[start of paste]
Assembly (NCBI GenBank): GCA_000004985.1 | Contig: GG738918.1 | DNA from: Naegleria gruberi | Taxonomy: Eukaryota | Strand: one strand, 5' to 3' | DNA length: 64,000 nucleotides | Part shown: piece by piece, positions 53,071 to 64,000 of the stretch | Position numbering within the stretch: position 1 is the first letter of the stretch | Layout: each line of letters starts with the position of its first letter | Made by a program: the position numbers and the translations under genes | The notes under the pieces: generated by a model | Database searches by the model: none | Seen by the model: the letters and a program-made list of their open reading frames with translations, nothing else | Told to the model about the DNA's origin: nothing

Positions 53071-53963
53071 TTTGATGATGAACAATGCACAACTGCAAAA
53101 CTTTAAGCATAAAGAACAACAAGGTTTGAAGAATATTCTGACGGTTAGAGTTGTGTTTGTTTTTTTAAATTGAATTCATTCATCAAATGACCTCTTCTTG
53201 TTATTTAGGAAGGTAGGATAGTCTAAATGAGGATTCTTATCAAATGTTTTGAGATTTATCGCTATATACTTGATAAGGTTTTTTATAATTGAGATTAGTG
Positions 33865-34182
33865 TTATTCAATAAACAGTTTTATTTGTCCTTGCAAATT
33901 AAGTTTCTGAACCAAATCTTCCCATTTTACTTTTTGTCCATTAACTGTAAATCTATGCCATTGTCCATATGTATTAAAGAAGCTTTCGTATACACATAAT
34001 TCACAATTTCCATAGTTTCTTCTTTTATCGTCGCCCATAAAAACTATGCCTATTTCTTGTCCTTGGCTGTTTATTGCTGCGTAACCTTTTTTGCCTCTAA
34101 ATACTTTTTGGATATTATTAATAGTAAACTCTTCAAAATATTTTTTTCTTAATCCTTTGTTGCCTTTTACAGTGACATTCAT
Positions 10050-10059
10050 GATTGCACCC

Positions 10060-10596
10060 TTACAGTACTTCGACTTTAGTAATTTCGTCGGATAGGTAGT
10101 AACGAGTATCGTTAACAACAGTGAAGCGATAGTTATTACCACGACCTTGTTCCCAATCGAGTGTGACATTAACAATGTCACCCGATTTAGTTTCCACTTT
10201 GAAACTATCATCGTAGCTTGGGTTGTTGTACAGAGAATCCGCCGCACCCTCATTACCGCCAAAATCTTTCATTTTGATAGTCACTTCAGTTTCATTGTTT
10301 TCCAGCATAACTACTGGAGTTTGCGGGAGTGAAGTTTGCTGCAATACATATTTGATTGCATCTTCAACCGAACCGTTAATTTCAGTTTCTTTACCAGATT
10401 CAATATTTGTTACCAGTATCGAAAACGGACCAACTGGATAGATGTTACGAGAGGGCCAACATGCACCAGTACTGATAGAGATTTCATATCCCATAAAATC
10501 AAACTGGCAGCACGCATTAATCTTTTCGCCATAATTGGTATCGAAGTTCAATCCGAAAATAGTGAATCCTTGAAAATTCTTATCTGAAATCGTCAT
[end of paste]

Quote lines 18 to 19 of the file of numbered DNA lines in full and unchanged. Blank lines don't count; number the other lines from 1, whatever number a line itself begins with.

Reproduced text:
10401 CAATATTTGTTACCAGTATCGAAAACGGACCAACTGGATAGATGTTACGAGAGGGCCAACATGCACCAGTACTGATAGAGATTTCATATCCCATAAAATC
10501 AAACTGGCAGCACGCATTAATCTTTTCGCCATAATTGGTATCGAAGTTCAATCCGAAAATAGTGAATCCTTGAAAATTCTTATCTGAAATCGTCAT